Former attorney general Alberto Gonzales says that there is "no question" that his reputation has taken a turn for the worse after undergoing an investigation into his role in the firings of nine federal prosecutors.
Still, he says that being the attorney general was a "remarkable privilege" and that he stands by his service.
In an interview with the New York Times, Gonzales says that it "sometimes makes him angry" that his character has been damaged by his work at the White House.
Law firms haven't been offering him jobs, Gonzales said, although there has been some interest.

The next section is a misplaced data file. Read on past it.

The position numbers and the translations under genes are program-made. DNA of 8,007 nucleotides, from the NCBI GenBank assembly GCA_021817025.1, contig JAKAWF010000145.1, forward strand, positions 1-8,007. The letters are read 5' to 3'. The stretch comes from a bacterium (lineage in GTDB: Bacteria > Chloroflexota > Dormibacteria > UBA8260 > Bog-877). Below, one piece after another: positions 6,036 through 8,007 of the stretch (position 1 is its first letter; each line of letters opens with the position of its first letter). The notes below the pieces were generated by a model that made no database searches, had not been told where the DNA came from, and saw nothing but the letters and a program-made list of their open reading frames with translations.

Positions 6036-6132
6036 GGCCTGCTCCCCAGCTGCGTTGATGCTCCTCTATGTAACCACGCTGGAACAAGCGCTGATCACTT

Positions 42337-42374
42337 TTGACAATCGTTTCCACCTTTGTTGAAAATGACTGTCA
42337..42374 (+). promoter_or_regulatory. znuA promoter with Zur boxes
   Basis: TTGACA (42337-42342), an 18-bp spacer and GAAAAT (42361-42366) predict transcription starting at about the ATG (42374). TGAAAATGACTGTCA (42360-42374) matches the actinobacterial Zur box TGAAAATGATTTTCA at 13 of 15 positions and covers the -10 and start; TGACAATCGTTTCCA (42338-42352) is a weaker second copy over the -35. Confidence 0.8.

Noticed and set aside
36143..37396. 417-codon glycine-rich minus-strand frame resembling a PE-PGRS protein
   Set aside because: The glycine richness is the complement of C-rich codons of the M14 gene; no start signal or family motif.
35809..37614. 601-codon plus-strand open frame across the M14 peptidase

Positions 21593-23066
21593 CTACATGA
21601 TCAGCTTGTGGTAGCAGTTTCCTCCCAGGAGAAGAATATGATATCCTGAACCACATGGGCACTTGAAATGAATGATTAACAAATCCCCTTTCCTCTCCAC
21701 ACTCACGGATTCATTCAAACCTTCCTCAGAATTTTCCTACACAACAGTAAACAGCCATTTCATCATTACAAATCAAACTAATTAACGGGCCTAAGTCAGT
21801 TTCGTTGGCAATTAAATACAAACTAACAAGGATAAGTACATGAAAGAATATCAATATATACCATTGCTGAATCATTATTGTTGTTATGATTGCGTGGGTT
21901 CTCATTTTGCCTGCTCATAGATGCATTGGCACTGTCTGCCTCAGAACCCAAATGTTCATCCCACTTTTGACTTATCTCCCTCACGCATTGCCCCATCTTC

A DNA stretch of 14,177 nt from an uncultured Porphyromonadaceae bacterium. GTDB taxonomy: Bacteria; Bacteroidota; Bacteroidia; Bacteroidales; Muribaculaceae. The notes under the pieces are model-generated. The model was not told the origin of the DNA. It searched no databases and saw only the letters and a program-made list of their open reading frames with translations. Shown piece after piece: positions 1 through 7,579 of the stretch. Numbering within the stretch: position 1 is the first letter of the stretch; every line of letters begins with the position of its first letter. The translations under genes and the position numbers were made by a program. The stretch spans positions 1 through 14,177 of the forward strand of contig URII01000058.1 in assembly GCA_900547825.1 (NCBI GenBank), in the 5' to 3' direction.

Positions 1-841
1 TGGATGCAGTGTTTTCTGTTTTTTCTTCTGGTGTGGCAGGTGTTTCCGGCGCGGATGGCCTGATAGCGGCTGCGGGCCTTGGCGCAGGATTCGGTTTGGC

"In a tough economic climate, I can understand why a company or a firm would want to make sure that the investigations are complete and there is no finding of wrongdoing before they make a hiring decision," Gonzales said.
Gonzales also says that he hasn't been in contact with former President George W. Bush since he left office.
"I do, of course, think about our time together," Gonzales said. "But listen, I know that he has a life to live. I've got challenges and my life to live as well."
The former attorney general will begin teaching political science at Texas Tech University this fall, a decision which has some professors protesting against his hiring.